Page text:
An oral surgeon, also known as an “oral and maxillofacial surgeon” (WHO), specializes in treating all types of health problems related to the hard and soft tissues of the mouth, face and jaw. An oral surgeon, also called a maxillofacial surgeon, specializes in procedures related to the mouth, jaw, and even the entire face. Many patients who have had an accident and require reconstructive dental treatment will see an oral surgeon. Like general dentists, both endodontists and oral surgeons prioritize the care of the gums, teeth and mouth.
Unlike traditional dentists, both endodontists and oral surgeons have received specialized training in different areas of the dental field. Usually, a dentist will refer you to an endodontist or oral surgeon if you have a more complex oral health problem.
Oral surgeryis a broad term for any operation that is performed on the teeth, gums, jaw, or surrounding oral and facial structures. It includes a wide range of procedures, including tooth extractions, dental bone grafts, periodontal (gum) grafts, and corrective jaw surgery.
Oral surgeons, often referred to as oral and maxillofacial surgeons, focus exclusively on dental surgery. Their most common surgeries include reconstructing injuries or defects, correcting the temporomandibular joint, extracting wisdom teeth, and dental implant surgeries. They also remove oral cancer masses. For example, if you've been involved in an accident and need oral surgery in a hospital, your health insurance will likely cover it.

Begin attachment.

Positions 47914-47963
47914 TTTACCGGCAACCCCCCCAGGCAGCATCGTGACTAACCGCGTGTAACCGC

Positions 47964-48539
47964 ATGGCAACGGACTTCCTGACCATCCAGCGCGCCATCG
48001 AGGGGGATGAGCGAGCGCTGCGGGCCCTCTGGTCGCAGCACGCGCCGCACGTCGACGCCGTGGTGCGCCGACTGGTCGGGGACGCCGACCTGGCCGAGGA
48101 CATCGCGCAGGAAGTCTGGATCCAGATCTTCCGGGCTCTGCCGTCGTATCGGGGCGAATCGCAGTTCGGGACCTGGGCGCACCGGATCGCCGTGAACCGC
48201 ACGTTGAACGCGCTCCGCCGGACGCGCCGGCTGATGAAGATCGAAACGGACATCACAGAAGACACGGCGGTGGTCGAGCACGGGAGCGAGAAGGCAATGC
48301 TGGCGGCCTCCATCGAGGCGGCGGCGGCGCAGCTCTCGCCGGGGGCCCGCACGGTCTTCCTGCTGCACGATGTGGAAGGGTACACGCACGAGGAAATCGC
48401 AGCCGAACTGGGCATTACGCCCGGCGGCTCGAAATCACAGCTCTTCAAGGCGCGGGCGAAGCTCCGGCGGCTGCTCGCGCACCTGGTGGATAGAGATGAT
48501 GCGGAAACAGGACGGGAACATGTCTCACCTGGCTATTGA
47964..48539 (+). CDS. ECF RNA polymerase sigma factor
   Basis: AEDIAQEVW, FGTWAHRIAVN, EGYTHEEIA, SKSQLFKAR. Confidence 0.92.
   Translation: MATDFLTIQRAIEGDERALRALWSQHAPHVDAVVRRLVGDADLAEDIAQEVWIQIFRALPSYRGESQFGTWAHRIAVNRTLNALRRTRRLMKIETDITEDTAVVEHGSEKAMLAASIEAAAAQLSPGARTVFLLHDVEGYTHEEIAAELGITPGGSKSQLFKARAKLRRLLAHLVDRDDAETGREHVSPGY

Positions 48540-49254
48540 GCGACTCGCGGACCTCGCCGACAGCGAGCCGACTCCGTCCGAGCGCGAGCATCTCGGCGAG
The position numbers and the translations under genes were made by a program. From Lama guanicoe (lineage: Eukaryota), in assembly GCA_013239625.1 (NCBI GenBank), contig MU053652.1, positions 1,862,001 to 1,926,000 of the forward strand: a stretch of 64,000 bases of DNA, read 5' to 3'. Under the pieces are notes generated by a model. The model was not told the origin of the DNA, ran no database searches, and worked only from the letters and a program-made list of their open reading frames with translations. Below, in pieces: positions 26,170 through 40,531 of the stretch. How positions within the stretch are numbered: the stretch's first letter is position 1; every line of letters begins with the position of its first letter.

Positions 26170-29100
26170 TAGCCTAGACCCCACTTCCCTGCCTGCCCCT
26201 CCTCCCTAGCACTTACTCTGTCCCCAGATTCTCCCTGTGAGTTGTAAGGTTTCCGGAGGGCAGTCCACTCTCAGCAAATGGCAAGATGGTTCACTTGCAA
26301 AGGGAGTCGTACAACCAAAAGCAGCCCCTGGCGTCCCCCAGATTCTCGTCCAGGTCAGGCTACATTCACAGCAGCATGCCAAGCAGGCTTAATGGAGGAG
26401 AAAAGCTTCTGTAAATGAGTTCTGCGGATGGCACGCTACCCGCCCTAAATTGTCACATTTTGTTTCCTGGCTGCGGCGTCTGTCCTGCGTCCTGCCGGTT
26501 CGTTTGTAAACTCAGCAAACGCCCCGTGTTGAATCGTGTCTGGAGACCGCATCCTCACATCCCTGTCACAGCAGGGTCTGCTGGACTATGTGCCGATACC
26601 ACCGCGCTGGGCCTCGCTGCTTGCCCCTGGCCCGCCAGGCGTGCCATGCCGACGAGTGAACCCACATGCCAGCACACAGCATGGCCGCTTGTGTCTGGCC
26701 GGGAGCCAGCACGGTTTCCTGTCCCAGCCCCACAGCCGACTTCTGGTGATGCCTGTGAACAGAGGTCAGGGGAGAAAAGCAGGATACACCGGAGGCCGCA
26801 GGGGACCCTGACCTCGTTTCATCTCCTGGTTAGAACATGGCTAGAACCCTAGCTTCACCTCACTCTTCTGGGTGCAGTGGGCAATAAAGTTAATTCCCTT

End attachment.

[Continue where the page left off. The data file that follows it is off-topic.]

The overall goal of oral surgery is to address any problem that interferes with your health or quality of life. Oral medicine is the specialty of dentistry that provides medically complex patient care by integrating medicine and oral health care. Oral surgery can restore health to your teeth, gums, and jaw joints, relieve painful symptoms, and improve your quality of life. Oral and maxillofacial surgeons receive 4 to 8 years of additional training after dental school.
If your tooth is broken into several pieces or an incision in the gumline is required to extract it, you will need an oral surgeon to perform a surgical extraction of the tooth. An oral pathologist is the oral health care provider who studies the causes of diseases that alter or affect oral structures (teeth, lips, cheeks, jaws), as well as parts of the face and neck. Both endodontists and oral surgeons can operate on your teeth and both are an important part of your dental team. Many different types of oral health care providers may be involved in caring for your teeth, gums, and mouth.
In cases of a cracked or broken tooth, you may need an oral surgeon or endodontist to treat it. Like endodontists, oral surgeons must complete additional education after finishing dental school that focuses on treating diseases and injuries of the mouth. Extensive dental procedures and oral surgeries require anesthesia to help control pain before treating the site. This includes the diagnosis and treatment of oral diseases, such as oral cancer, lichen planus, candidiasis, and aphthous stomatitis.
Oral surgeons typically perform surgery on a larger scale and often remove and replace teeth to restore the function of teeth that cannot be saved.